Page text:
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Old 07-18-12, 01:53 PM
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  #5  
Old 07-18-12, 03:50 PM
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From the page you linked to:
Most GFCIs use standard screw terminal connections, but some have wire leads and are attached with wire connectors
No, most GFCI receptacles have the dual-wire clamps I described earlier. All connections should be made using those clamps. When two conductors need to be attached to the same terminal, as is your case, they should each be stripped, cut to length, and installed in the clamp.

The rest of the information on that page seems to be pretty straightforward.
 
  #6  
Old 07-18-12, 03:54 PM
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Older GFIs had wire leads instead of the clamps.
 
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Old 07-18-12, 03:57 PM
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I pigtailed them because this is in my living room in an old house so I am only wanting GFCI protection for that particular outlet. When I installed the outlet for multiple-location protection, it tripped constantly. I know this is indicative of a fault somewhere down the line, but I just need a working outlet in this spot for now. Theres a ceiling fan, 3 overhead lights, and 4 outlets on the circuit and I don't have the time to find the problem down the line right now.
Sounds frustrating. How old is your house? Are you planning to use the GFCI protection to allow you to install modern 3-slot receptacles on an existing 2-conductor circuit?

If so, you might want to install a GFCI circuit breaker instead. Not only is that less obtrusive, they seem to be more stable - less subject to random tripping - than the receptacles.

Good luck!
 
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Old 07-18-12, 04:01 PM
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Older GFIs had wire leads instead of the clamps.
That's a point, PC. But the ones I installed in the early 1980s had the clamps, IIRC.

Regardless, the reference never mentioned the clamps, and I think this is a device the OP just bought.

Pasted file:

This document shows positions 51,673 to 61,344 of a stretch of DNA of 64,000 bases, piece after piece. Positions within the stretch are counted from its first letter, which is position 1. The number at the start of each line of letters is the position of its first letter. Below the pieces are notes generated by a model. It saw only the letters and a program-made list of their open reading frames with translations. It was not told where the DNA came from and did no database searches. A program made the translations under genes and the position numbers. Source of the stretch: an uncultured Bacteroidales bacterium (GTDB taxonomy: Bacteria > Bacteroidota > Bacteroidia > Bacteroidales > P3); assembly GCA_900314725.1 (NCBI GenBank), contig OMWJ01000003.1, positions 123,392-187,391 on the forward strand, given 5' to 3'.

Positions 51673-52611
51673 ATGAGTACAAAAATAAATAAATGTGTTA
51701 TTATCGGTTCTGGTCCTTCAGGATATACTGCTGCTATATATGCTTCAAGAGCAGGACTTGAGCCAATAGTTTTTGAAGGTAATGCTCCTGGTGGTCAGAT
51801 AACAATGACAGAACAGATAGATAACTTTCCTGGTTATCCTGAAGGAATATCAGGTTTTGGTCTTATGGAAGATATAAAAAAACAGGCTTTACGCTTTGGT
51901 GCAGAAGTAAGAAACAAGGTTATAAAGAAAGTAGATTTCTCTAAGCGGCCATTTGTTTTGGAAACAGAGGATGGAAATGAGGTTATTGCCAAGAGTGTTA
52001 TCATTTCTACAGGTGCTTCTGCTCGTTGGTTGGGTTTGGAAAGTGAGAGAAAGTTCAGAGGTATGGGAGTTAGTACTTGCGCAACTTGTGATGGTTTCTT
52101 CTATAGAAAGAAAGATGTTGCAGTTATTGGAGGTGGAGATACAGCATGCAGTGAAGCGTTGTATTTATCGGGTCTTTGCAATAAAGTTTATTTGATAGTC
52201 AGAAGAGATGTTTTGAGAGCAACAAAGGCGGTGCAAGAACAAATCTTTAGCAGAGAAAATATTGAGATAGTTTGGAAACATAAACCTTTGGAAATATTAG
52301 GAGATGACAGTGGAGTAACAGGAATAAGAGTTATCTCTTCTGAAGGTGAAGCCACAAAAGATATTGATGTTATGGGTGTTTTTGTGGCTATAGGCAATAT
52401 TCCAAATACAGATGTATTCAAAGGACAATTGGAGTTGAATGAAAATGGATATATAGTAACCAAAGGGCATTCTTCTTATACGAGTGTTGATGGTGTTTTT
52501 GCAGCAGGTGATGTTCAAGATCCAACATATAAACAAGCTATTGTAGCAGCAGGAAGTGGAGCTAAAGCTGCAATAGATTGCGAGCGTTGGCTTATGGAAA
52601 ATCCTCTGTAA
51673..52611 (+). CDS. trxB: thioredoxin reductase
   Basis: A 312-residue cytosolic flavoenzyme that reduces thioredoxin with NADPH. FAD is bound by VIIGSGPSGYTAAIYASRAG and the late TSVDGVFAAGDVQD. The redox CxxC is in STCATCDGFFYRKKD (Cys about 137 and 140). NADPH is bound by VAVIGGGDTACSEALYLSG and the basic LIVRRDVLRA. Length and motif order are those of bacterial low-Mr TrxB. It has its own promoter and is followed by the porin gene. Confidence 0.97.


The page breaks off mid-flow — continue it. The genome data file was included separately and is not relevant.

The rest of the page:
#9  
Old 07-18-12, 04:30 PM
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Yes, this is an item I just bought. I don't know where the question of clamps vs screw terminals is coming from as I don't think there is any probelm with the connection the wires are making with the terminals. It has a screw that the wire wraps around and then the screw is tightened and it also has 2 holes for backstop connections which the consensus has been I shouldn't use. I have a strand of 12 gauge copper wire wrapped around the terminal as best I could get it. I plan on replacing that wire as soon as I can find some 12/1 gauge solid copper wire around my areaas it doesn't fit well enough for me to feel safe with leaving it long term, but it is making solid connection with the terminal at the moment. When I get home I will try the outlets before and after this one in the circuit and see if they are also getting a hot/neutral reversal indication.
 
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Old 07-18-12, 06:32 PM
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I don't think there is any probelm with the connection the wires are making with the terminals. It has a screw that the wire wraps around and then the screw is tightened and it also has 2 holes for backstop connections which the consensus has been I shouldn't use.
Look at it again. If your GFCI receptacle has holes in the back for back-stab (spring-loaded) connections, it is the only one I have ever heard of that does.